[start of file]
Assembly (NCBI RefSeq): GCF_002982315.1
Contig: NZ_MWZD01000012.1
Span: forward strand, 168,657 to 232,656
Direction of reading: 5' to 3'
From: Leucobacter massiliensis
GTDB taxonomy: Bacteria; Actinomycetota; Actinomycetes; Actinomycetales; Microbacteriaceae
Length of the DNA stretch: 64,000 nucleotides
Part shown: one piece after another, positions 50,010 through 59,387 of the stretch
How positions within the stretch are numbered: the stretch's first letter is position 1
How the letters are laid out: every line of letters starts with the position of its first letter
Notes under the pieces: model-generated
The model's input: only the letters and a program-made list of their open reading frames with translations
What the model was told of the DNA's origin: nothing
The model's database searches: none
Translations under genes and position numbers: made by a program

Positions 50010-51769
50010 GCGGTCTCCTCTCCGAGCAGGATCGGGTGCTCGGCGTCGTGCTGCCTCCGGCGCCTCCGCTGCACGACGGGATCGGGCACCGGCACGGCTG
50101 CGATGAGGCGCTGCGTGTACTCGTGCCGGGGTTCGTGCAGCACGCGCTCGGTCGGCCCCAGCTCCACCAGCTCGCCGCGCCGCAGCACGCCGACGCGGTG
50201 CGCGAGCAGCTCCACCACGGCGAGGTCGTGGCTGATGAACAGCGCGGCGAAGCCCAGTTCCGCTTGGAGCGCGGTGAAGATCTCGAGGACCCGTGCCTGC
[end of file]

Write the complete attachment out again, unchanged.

Assembly (NCBI RefSeq): GCF_002982315.1
Contig: NZ_MWZD01000012.1
Span: forward strand, 168,657 to 232,656
Direction of reading: 5' to 3'
From: Leucobacter massiliensis
GTDB taxonomy: Bacteria; Actinomycetota; Actinomycetes; Actinomycetales; Microbacteriaceae
Length of the DNA stretch: 64,000 nucleotides
Part shown: one piece after another, positions 50,010 through 59,387 of the stretch
How positions within the stretch are numbered: the stretch's first letter is position 1
How the letters are laid out: every line of letters starts with the position of its first letter
Notes under the pieces: model-generated
The model's input: only the letters and a program-made list of their open reading frames with translations
What the model was told of the DNA's origin: nothing
The model's database searches: none
Translations under genes and position numbers: made by a program

Positions 50010-51769
50010 GCGGTCTCCTCTCCGAGCAGGATCGGGTGCTCGGCGTCGTGCTGCCTCCGGCGCCTCCGCTGCACGACGGGATCGGGCACCGGCACGGCTG
50101 CGATGAGGCGCTGCGTGTACTCGTGCCGGGGTTCGTGCAGCACGCGCTCGGTCGGCCCCAGCTCCACCAGCTCGCCGCGCCGCAGCACGCCGACGCGGTG
50201 CGCGAGCAGCTCCACCACGGCGAGGTCGTGGCTGATGAACAGCGCGGCGAAGCCCAGTTCCGCTTGGAGCGCGGTGAAGATCTCGAGGACCCGTGCCTGC